Will taking my son from my separated wife’s home play out bad for me in court?

Get Legal Help Today

 Secured with SHA-256 Encryption

Will taking my son from my separated wife’s home play out bad for me in court?

We had an agreement on separate days having our 1 year old son in place for 2 months. She decided she didn’t want to anymore and is keeping him from me, not allowing me to keep him with me. We have not filed for divorce yet and do not have a custody order. She is about to allow me into her home to see my son. If I take him out of her house and keep him, will that turn out bad in court on my side? I don’t have the money yet to pay a lawyer so it would be months before I could get a custody order, I can’t fathom not having my son that long. Even though it’s not a legal agreement, will her breaking our agreement help me in court?

Asked on August 14, 2015 under Family Law, Texas

Answers:

B.H.F., Member, Texas State Bar / FreeAdvice Contributing Attorney

Answered 5 years ago | Contributor

The courts don't like "child snatching" between parents, but they also don't like it when one parent withholds a child from another.  She broke the agreement first-- so you are not bound by the provisions of the agreement. 
Until a court order is in place, you each have the same rights to your child.  If you decide to keep him longer, then she cannot file charges on you.  The problem is that this creates drama that is not healthy for your child.  If you cannot afford an attorney, you can still file for divorce using some of the new pro se forms online and request temporary orders which grant you joint possession of your son.  If you don't know how to fill out the form, then you can get help with the completion of the forms.  More and more jurisdictions are offering free legal clinics.  Many attorneys will go over the forms with you for the price of a consultation fee.  To know what other resources are available, call your local district clerk and inquire what other agencies or support clinics are available.  Getting an order makes the process much less emotionally traumatizing on your kiddo.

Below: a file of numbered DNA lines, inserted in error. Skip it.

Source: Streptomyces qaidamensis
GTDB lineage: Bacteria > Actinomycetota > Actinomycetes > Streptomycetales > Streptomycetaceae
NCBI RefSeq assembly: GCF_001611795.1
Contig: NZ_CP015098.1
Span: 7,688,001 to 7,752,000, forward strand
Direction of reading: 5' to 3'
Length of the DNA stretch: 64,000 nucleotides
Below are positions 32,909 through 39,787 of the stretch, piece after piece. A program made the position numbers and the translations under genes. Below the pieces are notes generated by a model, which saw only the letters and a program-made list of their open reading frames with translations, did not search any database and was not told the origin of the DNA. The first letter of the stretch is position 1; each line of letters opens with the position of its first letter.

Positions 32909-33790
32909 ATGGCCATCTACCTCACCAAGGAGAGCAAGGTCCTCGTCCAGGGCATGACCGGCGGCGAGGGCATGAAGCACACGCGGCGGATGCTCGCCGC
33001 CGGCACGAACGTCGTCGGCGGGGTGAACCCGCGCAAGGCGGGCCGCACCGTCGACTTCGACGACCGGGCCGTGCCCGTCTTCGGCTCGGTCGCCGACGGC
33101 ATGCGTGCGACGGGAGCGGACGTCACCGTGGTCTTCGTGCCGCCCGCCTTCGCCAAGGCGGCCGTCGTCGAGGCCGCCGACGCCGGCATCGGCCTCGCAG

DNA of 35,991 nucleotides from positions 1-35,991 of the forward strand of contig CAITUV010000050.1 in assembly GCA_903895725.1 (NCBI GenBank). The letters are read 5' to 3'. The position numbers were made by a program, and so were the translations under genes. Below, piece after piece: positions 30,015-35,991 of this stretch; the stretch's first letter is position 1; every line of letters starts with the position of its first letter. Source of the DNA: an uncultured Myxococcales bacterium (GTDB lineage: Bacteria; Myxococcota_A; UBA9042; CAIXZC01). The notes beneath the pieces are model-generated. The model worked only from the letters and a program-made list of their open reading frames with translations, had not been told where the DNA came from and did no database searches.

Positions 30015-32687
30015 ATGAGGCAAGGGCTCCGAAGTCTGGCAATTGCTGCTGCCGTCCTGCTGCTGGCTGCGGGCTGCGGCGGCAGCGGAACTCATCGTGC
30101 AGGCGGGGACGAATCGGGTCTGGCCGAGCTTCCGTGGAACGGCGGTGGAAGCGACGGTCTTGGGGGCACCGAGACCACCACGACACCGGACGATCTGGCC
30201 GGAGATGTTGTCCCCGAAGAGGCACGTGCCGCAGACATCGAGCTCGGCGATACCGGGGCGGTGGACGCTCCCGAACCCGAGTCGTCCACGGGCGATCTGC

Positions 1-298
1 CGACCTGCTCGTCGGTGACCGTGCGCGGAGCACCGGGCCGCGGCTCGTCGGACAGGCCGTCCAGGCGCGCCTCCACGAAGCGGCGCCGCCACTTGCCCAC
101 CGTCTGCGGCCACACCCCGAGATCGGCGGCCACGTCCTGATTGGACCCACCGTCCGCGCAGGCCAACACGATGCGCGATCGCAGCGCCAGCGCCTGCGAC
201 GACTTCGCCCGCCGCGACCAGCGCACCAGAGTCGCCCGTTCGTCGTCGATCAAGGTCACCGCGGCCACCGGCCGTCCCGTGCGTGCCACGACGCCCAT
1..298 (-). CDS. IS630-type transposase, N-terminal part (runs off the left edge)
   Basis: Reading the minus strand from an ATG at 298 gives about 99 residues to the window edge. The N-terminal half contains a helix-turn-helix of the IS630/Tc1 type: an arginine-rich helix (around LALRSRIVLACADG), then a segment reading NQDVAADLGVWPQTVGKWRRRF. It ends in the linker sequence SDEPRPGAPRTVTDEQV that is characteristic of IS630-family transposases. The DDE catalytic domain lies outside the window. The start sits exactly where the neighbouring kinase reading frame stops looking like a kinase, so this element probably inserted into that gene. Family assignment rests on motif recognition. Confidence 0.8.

IMPORTANT NOTICE: The Answer(s) provided above are for general information only. The attorney providing the answer was not serving as the attorney for the person submitting the question or in any attorney-client relationship with such person. Laws may vary from state to state, and sometimes change. Tiny variations in the facts, or a fact not set forth in a question, often can change a legal outcome or an attorney's conclusion. Although AttorneyPages.com has verified the attorney was admitted to practice law in at least one jurisdiction, he or she may not be authorized to practice law in the jurisdiction referred to in the question, nor is he or she necessarily experienced in the area of the law involved. Unlike the information in the Answer(s) above, upon which you should NOT rely, for personal advice you can rely upon we suggest you retain an attorney to represent you.

Get Legal Help Today

Find the right lawyer for your legal issue.

 Secured with SHA-256 Encryption